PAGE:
History Section: Quick Questions Thread

Discuss historical events and information concerning any culture, time, or location in our world (or even the frontier beyond).

Re: History Section: Quick Questions Thread

Unread postby Cao Hong 14 » Fri Dec 02, 2011 10:42 pm

what if Toshiie Maeda had lived past his historical death and lived long enough to see the struggle for power between Mitsunari and Ieyasu, what would he have done?
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Re: History Section: Quick Questions Thread

Unread postby Shen Ai » Mon Dec 05, 2011 3:46 pm

He most probably would have joined Ishida and died with him at Sekigahara. Ishida had no chance even given his charisma and skills and Maeda would not change that.

However, Maeda was a man of many loyalties, so its possible he might have been a glory hog and joined Ieyasu.
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Re: History Section: Quick Questions Thread

Unread postby Tokugawa Liang » Thu Jul 12, 2012 8:25 pm

I have a litlle question on World War 2:

Why do you think german troops halted their advance at Dunkerque? It may have influenced the whole outcome of the war...
English is not my mother tongue. I hope the comprehension isn't too hard.

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Re: History Section: Quick Questions Thread

Unread postby TooMuchBaijiu » Thu Jul 12, 2012 9:45 pm

To consolidate their forces and because Hitler and von Rundstedt wanted to concentrate on mopping up in the south of France. It was a tactical error and Hitler soon realized that, but not soon enough.
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Re: History Section: Quick Questions Thread

Unread postby Tokugawa Liang » Thu Jul 12, 2012 9:49 pm

Ok, thanks.

But then, what should we do with the rule "Never attack an enemy without escape, for he will put up a desperate fight which might deal a severe blow."
I mean the french and english had already given the Germans much difficulties in progressing and if the germans had marched on, it would certainly have been a massive bloodshed, on both sides?
English is not my mother tongue. I hope the comprehension isn't too hard.

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Re: History Section: Quick Questions Thread

Unread postby TooMuchBaijiu » Fri Jul 13, 2012 1:14 pm

In all likelihood, yes. Note that the body count at Dunkirk was actually greater on the German side, though the Allies lost a tremendous amount of equipment. I don't think the Germans spent too much time considering how many casualties they'd take once they decided to go after Dunkirk-really, even large losses would have been acceptable if they had managed to stop the evacuation.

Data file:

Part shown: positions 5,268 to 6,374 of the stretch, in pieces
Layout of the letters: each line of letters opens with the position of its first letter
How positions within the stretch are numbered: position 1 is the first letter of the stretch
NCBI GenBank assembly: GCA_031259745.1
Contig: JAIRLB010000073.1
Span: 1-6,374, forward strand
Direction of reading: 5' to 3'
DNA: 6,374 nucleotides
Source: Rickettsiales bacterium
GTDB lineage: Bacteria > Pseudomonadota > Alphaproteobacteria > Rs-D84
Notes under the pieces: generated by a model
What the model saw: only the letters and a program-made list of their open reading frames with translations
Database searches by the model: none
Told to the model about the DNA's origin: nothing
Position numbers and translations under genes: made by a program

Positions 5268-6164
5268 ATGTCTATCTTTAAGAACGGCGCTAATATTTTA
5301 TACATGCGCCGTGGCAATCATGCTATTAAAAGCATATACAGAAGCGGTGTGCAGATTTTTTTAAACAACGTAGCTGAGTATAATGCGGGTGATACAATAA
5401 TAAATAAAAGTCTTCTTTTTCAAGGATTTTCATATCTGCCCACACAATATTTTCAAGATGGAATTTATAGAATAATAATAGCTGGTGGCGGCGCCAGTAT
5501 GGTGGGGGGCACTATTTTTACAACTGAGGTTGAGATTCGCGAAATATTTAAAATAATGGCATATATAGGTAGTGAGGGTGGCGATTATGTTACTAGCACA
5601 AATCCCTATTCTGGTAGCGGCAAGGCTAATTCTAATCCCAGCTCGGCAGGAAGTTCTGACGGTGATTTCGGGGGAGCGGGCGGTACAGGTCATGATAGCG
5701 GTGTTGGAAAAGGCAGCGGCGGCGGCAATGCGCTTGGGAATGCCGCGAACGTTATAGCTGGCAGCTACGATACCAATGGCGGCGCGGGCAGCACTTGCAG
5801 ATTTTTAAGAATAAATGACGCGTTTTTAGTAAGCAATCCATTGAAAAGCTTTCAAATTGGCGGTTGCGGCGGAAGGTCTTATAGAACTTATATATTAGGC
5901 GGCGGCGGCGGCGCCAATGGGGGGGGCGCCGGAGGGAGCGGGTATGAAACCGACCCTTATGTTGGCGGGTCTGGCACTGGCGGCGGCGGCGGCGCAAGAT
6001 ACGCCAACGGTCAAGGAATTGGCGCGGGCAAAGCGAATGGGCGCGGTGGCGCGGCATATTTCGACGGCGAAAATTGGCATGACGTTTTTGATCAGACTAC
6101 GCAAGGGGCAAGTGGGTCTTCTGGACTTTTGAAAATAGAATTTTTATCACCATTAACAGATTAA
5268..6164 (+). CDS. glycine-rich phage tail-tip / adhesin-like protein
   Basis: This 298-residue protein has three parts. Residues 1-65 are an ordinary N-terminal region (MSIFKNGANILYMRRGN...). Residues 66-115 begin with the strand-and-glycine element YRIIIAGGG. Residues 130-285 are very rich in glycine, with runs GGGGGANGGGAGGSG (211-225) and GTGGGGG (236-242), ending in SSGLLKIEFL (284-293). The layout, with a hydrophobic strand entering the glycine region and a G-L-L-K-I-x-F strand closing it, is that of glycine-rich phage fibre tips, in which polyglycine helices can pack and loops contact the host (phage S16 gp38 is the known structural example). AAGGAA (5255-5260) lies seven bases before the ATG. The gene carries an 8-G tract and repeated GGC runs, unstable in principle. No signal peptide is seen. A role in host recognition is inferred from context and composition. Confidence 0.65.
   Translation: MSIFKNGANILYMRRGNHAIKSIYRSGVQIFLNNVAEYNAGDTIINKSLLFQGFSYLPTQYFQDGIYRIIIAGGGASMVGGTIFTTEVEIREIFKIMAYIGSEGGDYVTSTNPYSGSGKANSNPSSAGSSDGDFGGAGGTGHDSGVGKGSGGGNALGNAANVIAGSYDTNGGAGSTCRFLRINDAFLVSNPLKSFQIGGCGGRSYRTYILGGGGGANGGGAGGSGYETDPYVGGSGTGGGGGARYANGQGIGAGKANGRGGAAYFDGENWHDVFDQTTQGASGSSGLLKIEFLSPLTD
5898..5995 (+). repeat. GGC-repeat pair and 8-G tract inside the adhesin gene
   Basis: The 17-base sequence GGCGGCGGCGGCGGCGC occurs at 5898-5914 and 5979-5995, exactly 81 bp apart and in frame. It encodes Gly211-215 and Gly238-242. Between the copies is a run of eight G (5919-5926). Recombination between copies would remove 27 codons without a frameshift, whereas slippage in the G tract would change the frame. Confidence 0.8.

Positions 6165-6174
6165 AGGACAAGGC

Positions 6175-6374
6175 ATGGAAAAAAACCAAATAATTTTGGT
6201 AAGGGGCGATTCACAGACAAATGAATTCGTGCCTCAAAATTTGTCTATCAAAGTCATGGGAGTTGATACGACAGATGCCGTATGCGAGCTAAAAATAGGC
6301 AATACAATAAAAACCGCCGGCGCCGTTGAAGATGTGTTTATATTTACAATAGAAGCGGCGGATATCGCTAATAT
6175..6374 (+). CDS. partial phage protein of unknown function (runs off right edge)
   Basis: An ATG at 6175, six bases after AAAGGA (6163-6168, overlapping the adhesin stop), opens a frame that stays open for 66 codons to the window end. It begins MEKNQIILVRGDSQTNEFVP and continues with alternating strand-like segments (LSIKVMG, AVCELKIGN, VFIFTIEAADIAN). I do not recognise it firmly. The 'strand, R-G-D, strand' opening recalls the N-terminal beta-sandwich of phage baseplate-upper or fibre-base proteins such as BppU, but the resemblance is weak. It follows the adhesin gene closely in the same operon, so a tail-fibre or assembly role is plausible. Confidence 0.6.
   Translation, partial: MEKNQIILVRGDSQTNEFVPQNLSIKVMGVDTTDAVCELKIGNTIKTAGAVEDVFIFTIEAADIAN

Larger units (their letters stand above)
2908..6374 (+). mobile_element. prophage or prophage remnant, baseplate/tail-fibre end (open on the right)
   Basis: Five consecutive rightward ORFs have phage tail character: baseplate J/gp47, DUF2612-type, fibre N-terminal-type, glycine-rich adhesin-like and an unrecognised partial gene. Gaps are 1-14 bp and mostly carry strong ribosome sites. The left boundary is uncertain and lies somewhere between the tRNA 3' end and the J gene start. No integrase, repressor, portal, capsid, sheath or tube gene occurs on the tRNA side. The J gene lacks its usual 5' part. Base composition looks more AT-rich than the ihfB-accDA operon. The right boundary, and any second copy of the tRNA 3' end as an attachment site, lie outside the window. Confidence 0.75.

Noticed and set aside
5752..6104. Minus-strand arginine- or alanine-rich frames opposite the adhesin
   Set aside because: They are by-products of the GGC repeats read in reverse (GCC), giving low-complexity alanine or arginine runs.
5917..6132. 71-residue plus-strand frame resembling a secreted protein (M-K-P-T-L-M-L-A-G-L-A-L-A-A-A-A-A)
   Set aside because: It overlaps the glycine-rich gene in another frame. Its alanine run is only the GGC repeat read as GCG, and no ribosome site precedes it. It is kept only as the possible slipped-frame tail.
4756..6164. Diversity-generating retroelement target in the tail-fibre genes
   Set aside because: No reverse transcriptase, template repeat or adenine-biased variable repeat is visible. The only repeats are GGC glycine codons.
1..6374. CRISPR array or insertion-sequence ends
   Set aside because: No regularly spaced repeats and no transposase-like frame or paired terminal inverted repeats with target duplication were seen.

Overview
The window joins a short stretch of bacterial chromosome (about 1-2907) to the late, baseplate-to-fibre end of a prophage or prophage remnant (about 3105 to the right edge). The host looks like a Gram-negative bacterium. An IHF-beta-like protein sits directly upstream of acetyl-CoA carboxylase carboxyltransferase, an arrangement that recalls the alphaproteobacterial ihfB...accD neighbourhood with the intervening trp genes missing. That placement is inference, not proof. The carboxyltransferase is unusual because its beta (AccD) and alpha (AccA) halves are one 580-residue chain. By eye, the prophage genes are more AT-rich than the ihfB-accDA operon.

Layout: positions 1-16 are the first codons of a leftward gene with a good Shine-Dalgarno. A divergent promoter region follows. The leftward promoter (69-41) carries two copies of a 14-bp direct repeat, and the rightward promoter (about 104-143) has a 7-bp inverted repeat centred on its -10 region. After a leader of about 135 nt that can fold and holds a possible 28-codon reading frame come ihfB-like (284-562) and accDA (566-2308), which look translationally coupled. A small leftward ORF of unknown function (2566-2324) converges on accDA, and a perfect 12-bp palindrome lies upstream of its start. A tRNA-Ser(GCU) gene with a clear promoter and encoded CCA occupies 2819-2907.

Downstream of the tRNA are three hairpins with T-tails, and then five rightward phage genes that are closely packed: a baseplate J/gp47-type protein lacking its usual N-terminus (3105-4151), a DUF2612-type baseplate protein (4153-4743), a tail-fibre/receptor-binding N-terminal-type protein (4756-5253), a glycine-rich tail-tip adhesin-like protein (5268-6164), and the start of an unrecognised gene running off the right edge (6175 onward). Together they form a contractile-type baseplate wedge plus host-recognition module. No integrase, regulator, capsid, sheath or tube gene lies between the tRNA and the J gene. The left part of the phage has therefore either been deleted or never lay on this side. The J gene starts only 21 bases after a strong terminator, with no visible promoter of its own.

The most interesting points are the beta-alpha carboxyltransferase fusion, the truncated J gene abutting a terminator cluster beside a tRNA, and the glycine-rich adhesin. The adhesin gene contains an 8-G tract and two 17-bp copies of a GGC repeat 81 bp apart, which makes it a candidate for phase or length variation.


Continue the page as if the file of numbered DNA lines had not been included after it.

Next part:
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Re: History Section: Quick Questions Thread

Unread postby Tokugawa Liang » Sun Jul 15, 2012 6:32 pm

Yes, specially knowing that England might nor have withstood the german air attack with a loss of so much soldiers... they might have hold Belgian troops in hostage... though France subdued anyway.
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Re: History Section: Quick Questions Thread

Unread postby SirBalin » Sun Oct 07, 2012 7:28 pm

Probably not a quick question but, what makes Xiang Yu be seen by many of you people as one of the best commanders of all time?
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Re: History Section: Quick Questions Thread

Unread postby Cao Chao » Tue Nov 13, 2012 3:27 am

SirBalin wrote:Probably not a quick question but, what makes Xiang Yu be seen by many of you people as one of the best commanders of all time?

He's not the best, but a pretty good commander. He's primarily known for the Battle of Julu. In this battle, the fate of the Qin Dynasty was determined by a combination of Xiang Yu's generalship and the Qin eunuch, Zhao Gao's perfidy.

In 207 BC, the rebel force of Zhao Xie was besieged in Handan by Qin armies led by Zhang Han and his subordinates, Wang Li (grandson of Wang Jian, son of Wang Ben) and She Jian. Song Yi was sent by King Huai of Chu with an army of 50-60,000 troops to relieve the siege. On the way, Song Yi's lack of haste to complete the mission and concern for the troops led to Xiang Yu's mutiny. With the support of the troops, Xiang Yu surprised Song Yi in his tent and assassinated him.

Crossing the Yellow River, Xiang Yu faced a Qin force estimated at 400-500,000 troops. Xiang Yu's first act was to burn the boats that he had used to cross the river, signalling to his army that there was no retreat. Taking only three days supply of rations, Xiang Yu fought and defeated the Qin army of Wang Li and She Jian. Reeling from the losses, Zhang Han fled to Jiyuan, with the supply lines disrupted and in need of reinforcements. Zhang Han sent another subordinate general, Sima Xin to ask the Qin court for reinforcements. The request was refused by Zhao Gao on charges that Zhang Han was conspiring with the rebels. On his way back to Zhang Han, Sima Xin barely escaped assassins dispatched by Zhao Gao. Seeing no alternative, Zhang Han surrendered with Sima Xin and Dong Yi and 200,000 troops.

The result was Xiang Yu became the undisputed leader of the anti-Qin rebels, gathering tens of thousands of troops under his banner. Running low on supplies, Xiang Yu ordered the massacre of the 200,000 surrendered Qin troops. The trio of Zhang Han, Sima Xin and Dong Yi were awarded fiefs as the Kings of Yong, Sai and Zhai, respectively. Together, these three kingdoms were known as the Three Qins.
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Re: History Section: Quick Questions Thread

Unread postby Korin » Wed Mar 13, 2013 3:39 am

Was Sun Tzu real? Simple question, so that's why I asked here.
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